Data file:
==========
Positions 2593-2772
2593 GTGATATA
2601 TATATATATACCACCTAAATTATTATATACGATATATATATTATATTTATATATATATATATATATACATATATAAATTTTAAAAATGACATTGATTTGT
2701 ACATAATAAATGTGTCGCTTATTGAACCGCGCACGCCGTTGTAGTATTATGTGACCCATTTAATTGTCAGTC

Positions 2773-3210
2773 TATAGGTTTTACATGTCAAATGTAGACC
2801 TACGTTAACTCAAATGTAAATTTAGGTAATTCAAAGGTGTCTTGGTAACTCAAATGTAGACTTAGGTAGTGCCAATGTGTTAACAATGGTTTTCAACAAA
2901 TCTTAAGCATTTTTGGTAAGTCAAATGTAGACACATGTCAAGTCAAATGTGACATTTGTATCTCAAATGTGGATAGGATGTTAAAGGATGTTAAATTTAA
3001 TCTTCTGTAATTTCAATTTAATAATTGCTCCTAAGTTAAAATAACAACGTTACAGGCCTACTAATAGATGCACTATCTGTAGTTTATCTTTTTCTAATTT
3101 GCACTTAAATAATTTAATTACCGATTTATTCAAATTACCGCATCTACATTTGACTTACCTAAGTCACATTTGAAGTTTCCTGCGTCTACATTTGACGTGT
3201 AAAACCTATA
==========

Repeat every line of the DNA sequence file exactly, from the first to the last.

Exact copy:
Positions 2593-2772
2593 GTGATATA
2601 TATATATATACCACCTAAATTATTATATACGATATATATATTATATTTATATATATATATATATATACATATATAAATTTTAAAAATGACATTGATTTGT
2701 ACATAATAAATGTGTCGCTTATTGAACCGCGCACGCCGTTGTAGTATTATGTGACCCATTTAATTGTCAGTC

Positions 2773-3210
2773 TATAGGTTTTACATGTCAAATGTAGACC
2801 TACGTTAACTCAAATGTAAATTTAGGTAATTCAAAGGTGTCTTGGTAACTCAAATGTAGACTTAGGTAGTGCCAATGTGTTAACAATGGTTTTCAACAAA
2901 TCTTAAGCATTTTTGGTAAGTCAAATGTAGACACATGTCAAGTCAAATGTGACATTTGTATCTCAAATGTGGATAGGATGTTAAAGGATGTTAAATTTAA
3001 TCTTCTGTAATTTCAATTTAATAATTGCTCCTAAGTTAAAATAACAACGTTACAGGCCTACTAATAGATGCACTATCTGTAGTTTATCTTTTTCTAATTT
3101 GCACTTAAATAATTTAATTACCGATTTATTCAAATTACCGCATCTACATTTGACTTACCTAAGTCACATTTGAAGTTTCCTGCGTCTACATTTGACGTGT
3201 AAAACCTATA